"Profoundly prescient and un-put-down-able, this feminist companion to Orwell’s 1984 is a sure-fire book of the year."
Sanctioned by the estate of George Orwell, Sandra Newman’s Julia sees 1984 freshly reimagined through a feminist lens, through the eyes of 26-year-old Julia, a mechanic who’s responsible for repairing novel-writing machines in the Ministry of Truth’s Fiction Department. Voyaging deep into lesser-explored aspects of Oceania, it’s an electrifying triumph that melds the vision and spirit of Orwell’s original with renewed relevance.
At home, after a day at work that saw her notice Winston Smith’s “open quiescent” face, for some reason, Julia’s female hostel-mates discuss “the Party’s preferred method for its members to have babies”. Namely, artsem (artificial insemination). While sex outside marriage had always been criminal, “now even marriage was regarded suspiciously as a source of divided loyalties…It was also how unmarried girls covered up for sexcrime when they got pregnant.” Then she finds a note in the locker. “I LOVE YOU” it reads, which sends her into a panic as to who wrote it, and then comes the discovery of an “unbirth” in the hostel’s toilet.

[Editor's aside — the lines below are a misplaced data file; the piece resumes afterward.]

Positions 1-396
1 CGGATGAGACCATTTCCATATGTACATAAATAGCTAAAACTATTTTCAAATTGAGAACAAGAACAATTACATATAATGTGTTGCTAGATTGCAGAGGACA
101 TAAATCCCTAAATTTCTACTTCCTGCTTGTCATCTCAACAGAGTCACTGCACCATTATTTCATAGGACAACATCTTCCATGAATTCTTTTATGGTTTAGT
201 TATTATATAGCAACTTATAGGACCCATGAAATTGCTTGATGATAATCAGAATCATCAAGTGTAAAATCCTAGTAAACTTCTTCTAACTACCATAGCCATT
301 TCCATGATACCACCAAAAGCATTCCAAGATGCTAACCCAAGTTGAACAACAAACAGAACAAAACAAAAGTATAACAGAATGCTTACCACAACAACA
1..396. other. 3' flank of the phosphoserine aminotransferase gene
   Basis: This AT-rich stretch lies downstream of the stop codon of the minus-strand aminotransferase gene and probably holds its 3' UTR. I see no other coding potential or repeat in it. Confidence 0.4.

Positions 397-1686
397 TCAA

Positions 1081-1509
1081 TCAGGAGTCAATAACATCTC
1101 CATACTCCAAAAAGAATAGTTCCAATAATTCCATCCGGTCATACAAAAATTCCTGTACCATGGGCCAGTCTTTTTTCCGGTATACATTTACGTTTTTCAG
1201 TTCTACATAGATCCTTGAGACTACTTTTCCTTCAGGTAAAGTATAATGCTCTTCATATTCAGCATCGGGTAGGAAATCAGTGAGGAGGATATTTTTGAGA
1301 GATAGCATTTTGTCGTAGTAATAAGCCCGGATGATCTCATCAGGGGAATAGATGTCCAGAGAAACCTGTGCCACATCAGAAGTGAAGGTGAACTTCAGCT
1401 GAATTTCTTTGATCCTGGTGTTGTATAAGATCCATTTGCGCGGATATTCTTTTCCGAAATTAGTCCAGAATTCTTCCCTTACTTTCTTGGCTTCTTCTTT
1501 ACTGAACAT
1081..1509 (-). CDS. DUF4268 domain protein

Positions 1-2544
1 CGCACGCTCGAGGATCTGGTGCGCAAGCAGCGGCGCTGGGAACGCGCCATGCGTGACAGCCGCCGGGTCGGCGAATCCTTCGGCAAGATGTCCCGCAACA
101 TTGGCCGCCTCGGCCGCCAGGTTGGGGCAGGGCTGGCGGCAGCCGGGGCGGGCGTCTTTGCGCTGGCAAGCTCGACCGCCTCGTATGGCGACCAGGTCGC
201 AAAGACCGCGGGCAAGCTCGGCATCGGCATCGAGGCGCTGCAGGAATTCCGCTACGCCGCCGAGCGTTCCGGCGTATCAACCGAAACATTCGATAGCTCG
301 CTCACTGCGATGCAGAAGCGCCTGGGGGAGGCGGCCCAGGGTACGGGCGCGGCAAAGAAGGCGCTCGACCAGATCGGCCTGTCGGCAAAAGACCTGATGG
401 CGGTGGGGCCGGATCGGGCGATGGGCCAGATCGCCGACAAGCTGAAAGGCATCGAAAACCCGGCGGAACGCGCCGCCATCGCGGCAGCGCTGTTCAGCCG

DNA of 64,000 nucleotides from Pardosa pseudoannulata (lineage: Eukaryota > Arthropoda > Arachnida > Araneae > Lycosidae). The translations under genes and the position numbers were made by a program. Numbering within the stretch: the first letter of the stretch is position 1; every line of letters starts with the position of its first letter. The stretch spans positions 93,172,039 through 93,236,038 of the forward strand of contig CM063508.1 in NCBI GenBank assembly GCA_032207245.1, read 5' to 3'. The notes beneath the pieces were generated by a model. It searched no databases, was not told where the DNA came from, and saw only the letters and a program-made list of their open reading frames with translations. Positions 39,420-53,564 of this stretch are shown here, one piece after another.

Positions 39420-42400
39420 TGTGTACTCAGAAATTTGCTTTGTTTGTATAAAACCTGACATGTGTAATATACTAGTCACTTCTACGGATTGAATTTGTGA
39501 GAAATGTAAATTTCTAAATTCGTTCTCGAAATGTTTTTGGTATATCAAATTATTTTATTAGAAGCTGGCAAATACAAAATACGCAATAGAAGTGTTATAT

Julia’s 1984 journey story sees her become further intrigued by Winston. A woman who’s worked out how to survive within the restrictions and constant surveillance of the regime, she has greater urgency than Orwell’s Winston, and she knows how fatal her act of handing him a note might be.
Remarkably, Julia succeeds at supplementing and enhancing the iconic original in unexpected ways. It’s a bold, brutal, brave work.
|Primary Genre||Dystopian Fiction|